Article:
State officials launch investigation into Windom pork plant for possible wage theft

Unpaid wages claims made against HyLife Foods Windom plant

Unpaid wages claims made against HyLife Foods Windom plant

The Minnesota Department of Labor and Industry is investigating HyLife Foods in Windom for potential wage and hour violations, including unpaid wages. The new investigation could offer hundreds of former HyLife immigrant visa workers a way to stay in the U.S. legally. 

Earlier this month, 5 EYEWITNESS News reported that nearly 500 visa immigrant workers at HyLife Foods were terminated from their job after the pork plant filed for bankruptcy. The closure left those foreign workers ten days to either find a different employer that accepts H2B visa employees or go back to their country. 

Owner of Kivu Law and immigration lawyer Erin Schutte Wadzinski has been a critical resource for those facing immigration challenges. Most recently, Schutte Wadzinski has given guidance to those that were laid off at HyLife Foods. 

“The uncertainty of it all has really taken a toll on individuals,” said Schutte Wadzinski. “They were sent into a scramble to explore other avenues to maintain lawful status in the United States.”

The immigration lawyer said she’s read the June 6 letter the Minnesota Department of Labor and Industry (DLI) sent to Homeland Security. In part, the letter states, “The exercise of prosecutorial discretion and the granting of work authorization would be vital in this investigation to instill in impacted workers the necessary security and stability to continue to exercise their rights and to assist in DLI’s investigation.”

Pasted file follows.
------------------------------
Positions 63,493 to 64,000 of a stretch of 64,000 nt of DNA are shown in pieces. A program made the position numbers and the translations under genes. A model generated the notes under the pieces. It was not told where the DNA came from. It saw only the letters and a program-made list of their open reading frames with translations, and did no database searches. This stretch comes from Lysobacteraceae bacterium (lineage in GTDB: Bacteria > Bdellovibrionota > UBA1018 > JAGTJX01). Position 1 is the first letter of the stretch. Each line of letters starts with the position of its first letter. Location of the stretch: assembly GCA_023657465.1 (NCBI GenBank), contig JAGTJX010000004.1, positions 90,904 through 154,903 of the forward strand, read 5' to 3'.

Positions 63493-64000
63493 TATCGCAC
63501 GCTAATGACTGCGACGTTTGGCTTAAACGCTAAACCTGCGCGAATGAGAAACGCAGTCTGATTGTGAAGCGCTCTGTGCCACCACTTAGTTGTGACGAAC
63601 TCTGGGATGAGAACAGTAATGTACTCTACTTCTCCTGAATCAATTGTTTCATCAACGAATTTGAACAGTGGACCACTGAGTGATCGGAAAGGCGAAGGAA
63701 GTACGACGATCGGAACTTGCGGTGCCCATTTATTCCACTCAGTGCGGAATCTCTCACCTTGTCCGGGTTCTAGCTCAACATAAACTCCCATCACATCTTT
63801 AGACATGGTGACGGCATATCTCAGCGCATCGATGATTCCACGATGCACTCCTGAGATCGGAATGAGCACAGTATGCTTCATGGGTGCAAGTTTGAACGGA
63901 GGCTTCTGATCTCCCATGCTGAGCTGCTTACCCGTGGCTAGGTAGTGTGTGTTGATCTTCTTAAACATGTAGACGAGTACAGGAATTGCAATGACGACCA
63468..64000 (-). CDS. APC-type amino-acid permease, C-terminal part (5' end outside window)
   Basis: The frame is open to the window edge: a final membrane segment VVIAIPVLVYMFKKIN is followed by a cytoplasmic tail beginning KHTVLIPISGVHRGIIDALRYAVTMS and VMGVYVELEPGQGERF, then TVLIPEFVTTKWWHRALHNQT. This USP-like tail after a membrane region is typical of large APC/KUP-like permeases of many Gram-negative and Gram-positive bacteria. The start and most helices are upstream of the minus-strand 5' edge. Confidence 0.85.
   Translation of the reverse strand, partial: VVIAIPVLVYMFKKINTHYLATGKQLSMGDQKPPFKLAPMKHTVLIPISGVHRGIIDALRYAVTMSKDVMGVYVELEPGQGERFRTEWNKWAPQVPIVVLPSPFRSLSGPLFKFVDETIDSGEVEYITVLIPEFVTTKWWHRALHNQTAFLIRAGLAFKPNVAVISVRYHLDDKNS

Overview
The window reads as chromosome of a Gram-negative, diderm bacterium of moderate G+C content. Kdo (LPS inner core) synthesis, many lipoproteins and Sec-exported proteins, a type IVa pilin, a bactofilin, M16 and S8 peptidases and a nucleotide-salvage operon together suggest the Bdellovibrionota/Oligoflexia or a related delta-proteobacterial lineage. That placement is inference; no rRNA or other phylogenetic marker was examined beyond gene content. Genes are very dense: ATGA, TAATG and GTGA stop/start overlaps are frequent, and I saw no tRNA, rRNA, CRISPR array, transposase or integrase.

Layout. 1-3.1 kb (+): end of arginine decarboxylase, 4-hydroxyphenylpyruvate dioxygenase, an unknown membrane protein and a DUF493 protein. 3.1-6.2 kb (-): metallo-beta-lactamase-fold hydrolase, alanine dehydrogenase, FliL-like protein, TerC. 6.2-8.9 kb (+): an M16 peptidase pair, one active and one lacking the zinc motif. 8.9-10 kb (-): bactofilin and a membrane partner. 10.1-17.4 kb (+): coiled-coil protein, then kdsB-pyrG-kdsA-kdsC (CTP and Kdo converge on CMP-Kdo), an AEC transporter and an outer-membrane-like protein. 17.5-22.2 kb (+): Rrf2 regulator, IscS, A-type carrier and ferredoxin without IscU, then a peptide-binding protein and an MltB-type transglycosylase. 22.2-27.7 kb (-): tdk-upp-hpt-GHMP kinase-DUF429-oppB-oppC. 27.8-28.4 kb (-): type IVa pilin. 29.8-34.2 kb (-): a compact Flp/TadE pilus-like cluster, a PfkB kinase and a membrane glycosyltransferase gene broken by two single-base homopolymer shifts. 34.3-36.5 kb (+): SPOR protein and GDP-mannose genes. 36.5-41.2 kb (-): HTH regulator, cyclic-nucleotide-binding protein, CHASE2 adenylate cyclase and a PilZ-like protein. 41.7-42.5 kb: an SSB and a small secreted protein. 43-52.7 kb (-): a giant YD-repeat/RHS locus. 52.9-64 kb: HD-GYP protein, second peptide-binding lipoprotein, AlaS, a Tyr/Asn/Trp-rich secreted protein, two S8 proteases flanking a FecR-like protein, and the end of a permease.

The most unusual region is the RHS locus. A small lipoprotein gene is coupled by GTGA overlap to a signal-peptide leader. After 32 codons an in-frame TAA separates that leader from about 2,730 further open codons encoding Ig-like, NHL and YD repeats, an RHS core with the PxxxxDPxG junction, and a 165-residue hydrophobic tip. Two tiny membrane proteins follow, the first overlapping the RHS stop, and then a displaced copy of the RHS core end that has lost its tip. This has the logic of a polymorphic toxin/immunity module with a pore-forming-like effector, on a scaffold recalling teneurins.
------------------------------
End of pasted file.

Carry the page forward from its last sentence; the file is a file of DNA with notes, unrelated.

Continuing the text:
In other words, DLI is asking Homeland Security to accept their letter so former HyLife H2B visa workers can use it to apply for deferred action. 

“Deferred action is an immigration status that protects an individual from deportation, as well as providing them work authorization to legally be employed in the United States,” explained Schutte Wadzinski. 

Earlier this month, 5 EYEWITNESS NEWS spoke to HyLife immigrant workers who called the closure a disaster. 

“We have families. They are depending on our earnings here. It’s still very sad for us; right now, we are still in shock. We don’t know what to do. We start all over again,” said one former employee. 

While some immigrant workers already flew back to their country, others have begun the process to maintain lawful status here through United States Citizenship and Immigration Services (UCIS). 

“An applicant must take the necessary steps to submit a complete application to USCIS, and that would need to be approved before someone obtains deferred action,” Schutte Wadzinski said. 

She added that it’s been an emotional time for those terminated from HyLife, as the closure was more than just losing employment. 

“It was their loss of status in the United States, the loss of permission to remain in this country,” Schutte Wadzinski told us. 

HyLife did not immediately get back to us for comment. 

The Department of Labor and Industry said they have no public data responsive to our request.

As for the Hylife Foods pork plant, an Iowa-based company purchased it but did not retain its workers.